It’s a crisp fall evening at Manhattan’s Pier 40, and the cavernous space, by day an industrial parking garage, has been transformed into a palace of eco chic for the third annual Guggenheim International Gala. Under a ceiling festooned with recycled cardboard swirls, dealers Larry Gagosian, Barbara Gladstone and Tony Shafrazi mingle with such collectors as Peter Brandt and Stephanie Seymour, artist Richard Prince and—oddly enough—Owen Wilson. But even against such a star-studded background, one buxom, tan creature stands out. Her long blond hair spills down over her formfitting, feather-trimmed black dress and preternaturally perfect cleavage. Her face is precisely made up with highly arched brows and frosted pink lips. The look is completed by elbow-length black gloves, fingerless to better accommodate the Elizabeth
The library, with Thomas Ruff’s nudes lu10, 1999
Taylor–worthy rings—one diamond, one emerald—on her French-manicured fingers. As she makes her way to her table, she’s stopped at every turn, here by a man inviting her to a collectors’ dinner, there by an elderly admirer who looks her over and says, teasing, “If you’ve got it, flaunt it.” Given her bombshell appearance, the attention is not unexpected, but what is somewhat surprising is the fact that this woman, who looks more Legally Blonde than West Chelsea power player, is Amy Phelan, a newly appointed trustee of the Guggenheim board. And as dinner starts, there is only one thing on her mind: “I want to meet Owen Wilson!” she gushes in her Texas drawl. “Where is he? Tell him to come over here and have a drink with us!”
The 36-year-old Phelan has managed to crack the notoriously insular art world remarkably quickly, especially considering she started collecting seriously just six years ago, shortly after she moved to New York from her native Dallas to marry her husband, investment fund manager John Phelan. In April she became only the seventh woman on the 29-member Guggenheim board. (Another recent addition, Linda Macklowe, a longtime collector from a renowned New York real-estate family, fits the typical profile a bit better.) Regardless, Phelan is being considered to cochair the Guggenheim’s 50th-anniversary celebrations in 2009, a job for which she is well prepared, given the fact that venerable collector and 11-year veteran of the Whitney board Melva Bucksbaum tapped her to head up the 2007 gala at the Whitney, where John sits on the board. “She was unbelievable. She left me in the dust,” says Bucksbaum. “I learned a lot from Amy on that job. I followed her around like a puppy dog.”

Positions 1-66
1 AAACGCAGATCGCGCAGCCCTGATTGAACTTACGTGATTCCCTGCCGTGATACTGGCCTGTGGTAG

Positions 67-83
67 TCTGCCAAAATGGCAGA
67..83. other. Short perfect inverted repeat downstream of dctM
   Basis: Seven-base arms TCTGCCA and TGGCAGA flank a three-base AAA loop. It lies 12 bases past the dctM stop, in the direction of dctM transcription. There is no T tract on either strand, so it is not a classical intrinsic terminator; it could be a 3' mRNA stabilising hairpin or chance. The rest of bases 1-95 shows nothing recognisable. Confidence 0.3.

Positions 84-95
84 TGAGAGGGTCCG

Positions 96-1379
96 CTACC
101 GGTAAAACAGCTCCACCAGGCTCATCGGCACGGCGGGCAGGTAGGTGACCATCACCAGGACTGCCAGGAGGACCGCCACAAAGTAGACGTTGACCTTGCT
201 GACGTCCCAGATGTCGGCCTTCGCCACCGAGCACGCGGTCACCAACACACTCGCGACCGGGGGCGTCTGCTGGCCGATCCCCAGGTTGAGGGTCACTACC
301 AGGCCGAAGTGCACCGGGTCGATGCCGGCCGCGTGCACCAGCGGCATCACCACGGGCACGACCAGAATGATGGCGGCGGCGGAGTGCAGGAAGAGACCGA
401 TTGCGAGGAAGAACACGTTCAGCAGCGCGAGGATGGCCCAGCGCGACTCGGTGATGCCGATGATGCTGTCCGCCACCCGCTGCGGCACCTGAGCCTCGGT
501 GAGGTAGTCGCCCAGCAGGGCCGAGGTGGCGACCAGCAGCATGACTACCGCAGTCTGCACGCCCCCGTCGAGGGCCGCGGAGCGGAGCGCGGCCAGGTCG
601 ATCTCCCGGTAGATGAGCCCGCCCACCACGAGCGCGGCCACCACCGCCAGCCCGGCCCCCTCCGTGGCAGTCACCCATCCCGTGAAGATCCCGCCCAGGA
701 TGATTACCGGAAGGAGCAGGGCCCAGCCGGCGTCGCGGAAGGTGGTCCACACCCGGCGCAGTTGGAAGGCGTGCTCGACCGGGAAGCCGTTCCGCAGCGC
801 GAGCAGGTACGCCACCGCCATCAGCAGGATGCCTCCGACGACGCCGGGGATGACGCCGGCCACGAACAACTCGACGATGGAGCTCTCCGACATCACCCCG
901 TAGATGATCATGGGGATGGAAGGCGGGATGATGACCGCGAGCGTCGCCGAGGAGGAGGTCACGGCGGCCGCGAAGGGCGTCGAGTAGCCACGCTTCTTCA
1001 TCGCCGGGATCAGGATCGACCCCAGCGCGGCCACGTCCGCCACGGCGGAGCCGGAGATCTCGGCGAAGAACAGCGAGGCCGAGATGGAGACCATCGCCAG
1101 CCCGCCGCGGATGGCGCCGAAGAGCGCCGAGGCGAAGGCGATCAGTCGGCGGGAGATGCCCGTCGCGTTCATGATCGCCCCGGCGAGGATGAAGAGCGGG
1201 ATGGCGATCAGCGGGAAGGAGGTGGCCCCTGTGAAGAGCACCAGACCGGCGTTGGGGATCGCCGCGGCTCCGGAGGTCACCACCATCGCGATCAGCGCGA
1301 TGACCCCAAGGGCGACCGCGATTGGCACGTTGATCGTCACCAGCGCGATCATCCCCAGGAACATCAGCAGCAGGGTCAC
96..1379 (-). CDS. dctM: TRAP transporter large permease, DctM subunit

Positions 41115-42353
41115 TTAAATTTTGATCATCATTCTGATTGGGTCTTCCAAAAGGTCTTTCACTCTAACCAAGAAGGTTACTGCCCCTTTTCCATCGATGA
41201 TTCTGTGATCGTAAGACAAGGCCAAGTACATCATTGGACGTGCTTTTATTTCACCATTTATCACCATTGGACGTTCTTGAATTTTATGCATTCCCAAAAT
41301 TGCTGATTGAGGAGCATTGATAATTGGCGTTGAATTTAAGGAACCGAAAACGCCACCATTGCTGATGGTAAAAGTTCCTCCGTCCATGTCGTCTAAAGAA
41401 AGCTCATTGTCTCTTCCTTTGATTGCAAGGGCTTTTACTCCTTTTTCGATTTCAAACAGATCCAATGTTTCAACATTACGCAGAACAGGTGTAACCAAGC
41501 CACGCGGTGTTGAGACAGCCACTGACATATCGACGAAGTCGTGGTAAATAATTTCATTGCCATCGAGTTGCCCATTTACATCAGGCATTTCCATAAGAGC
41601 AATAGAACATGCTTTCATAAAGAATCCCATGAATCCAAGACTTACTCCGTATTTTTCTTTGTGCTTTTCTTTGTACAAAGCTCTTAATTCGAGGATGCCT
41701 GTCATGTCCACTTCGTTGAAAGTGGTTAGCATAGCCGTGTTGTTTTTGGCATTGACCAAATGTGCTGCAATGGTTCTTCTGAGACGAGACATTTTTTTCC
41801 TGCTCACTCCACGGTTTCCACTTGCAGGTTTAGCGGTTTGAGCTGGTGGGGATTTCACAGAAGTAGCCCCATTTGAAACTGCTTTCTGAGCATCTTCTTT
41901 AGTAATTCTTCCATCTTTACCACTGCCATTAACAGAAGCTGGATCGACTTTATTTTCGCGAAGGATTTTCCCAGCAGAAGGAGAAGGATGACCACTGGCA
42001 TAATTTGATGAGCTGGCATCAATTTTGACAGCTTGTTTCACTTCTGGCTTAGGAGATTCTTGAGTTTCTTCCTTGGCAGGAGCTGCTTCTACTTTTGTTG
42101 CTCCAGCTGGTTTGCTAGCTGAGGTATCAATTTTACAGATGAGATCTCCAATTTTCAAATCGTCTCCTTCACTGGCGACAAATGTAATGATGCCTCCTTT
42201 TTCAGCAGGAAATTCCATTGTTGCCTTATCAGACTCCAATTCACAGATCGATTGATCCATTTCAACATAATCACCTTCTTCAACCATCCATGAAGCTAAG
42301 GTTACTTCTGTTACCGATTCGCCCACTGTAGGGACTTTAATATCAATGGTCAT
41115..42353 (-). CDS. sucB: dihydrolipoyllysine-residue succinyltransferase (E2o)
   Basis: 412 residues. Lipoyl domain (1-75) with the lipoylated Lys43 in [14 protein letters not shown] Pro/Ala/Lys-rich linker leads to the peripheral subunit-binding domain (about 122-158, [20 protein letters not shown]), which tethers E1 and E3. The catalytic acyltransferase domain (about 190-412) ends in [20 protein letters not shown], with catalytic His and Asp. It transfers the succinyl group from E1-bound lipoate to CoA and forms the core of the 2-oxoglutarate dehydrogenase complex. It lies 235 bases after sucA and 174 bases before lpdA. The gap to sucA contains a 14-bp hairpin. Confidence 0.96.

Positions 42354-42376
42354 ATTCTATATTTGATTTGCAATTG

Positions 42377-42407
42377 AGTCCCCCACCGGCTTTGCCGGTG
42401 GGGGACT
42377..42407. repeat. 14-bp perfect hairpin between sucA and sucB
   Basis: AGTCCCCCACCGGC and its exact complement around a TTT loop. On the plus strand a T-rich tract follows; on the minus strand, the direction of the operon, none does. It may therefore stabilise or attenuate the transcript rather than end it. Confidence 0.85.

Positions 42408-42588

Not only has Phelan impressed the collector crowd; she’s popular with artists too: Photographer Marilyn Minter counts her as a muse, and Phelan can often be found palling around with painter Delia Brown, with whom she has regular sleepovers. “We stay up and eat M&M’s and drink white wine in bed,” Brown says. Sculptor Jim Hodges is another Phelan favorite, and he’s introduced her to downtown denizens like Fischerspooner’s Casey Spooner, who is now a close friend as well.
The entrance hall of the Phelans’ apartment, featuring Thomas Ruff’s nudes ca04, 2002.
What’s most appealing about Phelan, say her many friends, is her infectious enthusiasm and dedication—personality traits she had plenty of time to develop in the Nineties, when she spent three seasons as a Dallas Cowboys cheerleader. “It was a dream. I was just superlucky,” she remembers, as she sits in the library of her Park Avenue apartment, opposite a Thomas Ruff nude that she describes as her “double dildo” photograph. “I had always wanted to be a cheerleader. When I was a little girl I had the cheerleader jacket, all the posters in my bedroom.” It wasn’t an easy dream to fulfill: Cheerleaders had to reaudition every year, were expected to practice five to six hours a night on top of school or a job, and were only paid $25 per home game—“$12.63 after taxes,” she remembers—which was then donated to charity. Phelan is also quick to point out that, contrary to popular belief, cheerleaders “were not allowed to fraternize with the players. We lost a couple girls that way.”
Though extremely proud of the time she spent on the Astroturf, Phelan avoids advertising her pom-pom prowess in New York for fear of facing a Northeast cold front. “I don’t want to be judged,” she says. It’s just one of the adjustments she’s had to make since her move. “Everything in my closet was a color,” she says of her pre–Park Avenue days. “Now I have different shades of black.” All kidding aside, the transition hasn’t always been easy. “New York is the best of the best and the worst of the worst. People are judgmental,” she says, adding that her Southern accent, in particular, often leads New Yorkers to make certain assumptions. “I use it to my advantage. I’d rather them think I am a little dull and slowly peel it back.”
“People are taken aback,” says Maria Bell, a Los Angeles collector and friend of Phelan’s. “She is the quintessential blond cheerleader. But we always say, ‘Wait until you get to know her.’ She is a smart girl in the guise of a bombshell.”
Phelan was born in Dallas, where her stay-at-home mom cared for Amy and her brother while her father (a former champion bull rider) embarked on a variety of businesses, ranging from construction to oil. She attended Southern Methodist University and graduated “on the five- or six-year track, if I’m honest,” with a degree in marketing and finance. (Cheerleading, she admits, was a bit of a distraction from her studies: “It was during the glory years, when we were winning back-to-back Super Bowls.”) After graduating, she worked in marketing at a medical mattress company for three years. When the company was sold, she went into management consulting at the Dallas-based firm Blythe-Nelson. In the meantime, she was briefly married to L.B. Moon, a former football player for the Miami Dolphins. The two had a daughter, Makenzie, but divorced in 1997. In 2000 she was set up on a blind date with John, also an SMU graduate, whose fraternity brother had married a cheerleading teammate of Amy’s. They hit it off: In late 2000 Amy and her daughter moved to New York to be with John, who runs MSD Capital, the highly successful investment fund that manages Michael Dell’s fortune. They married in 2002.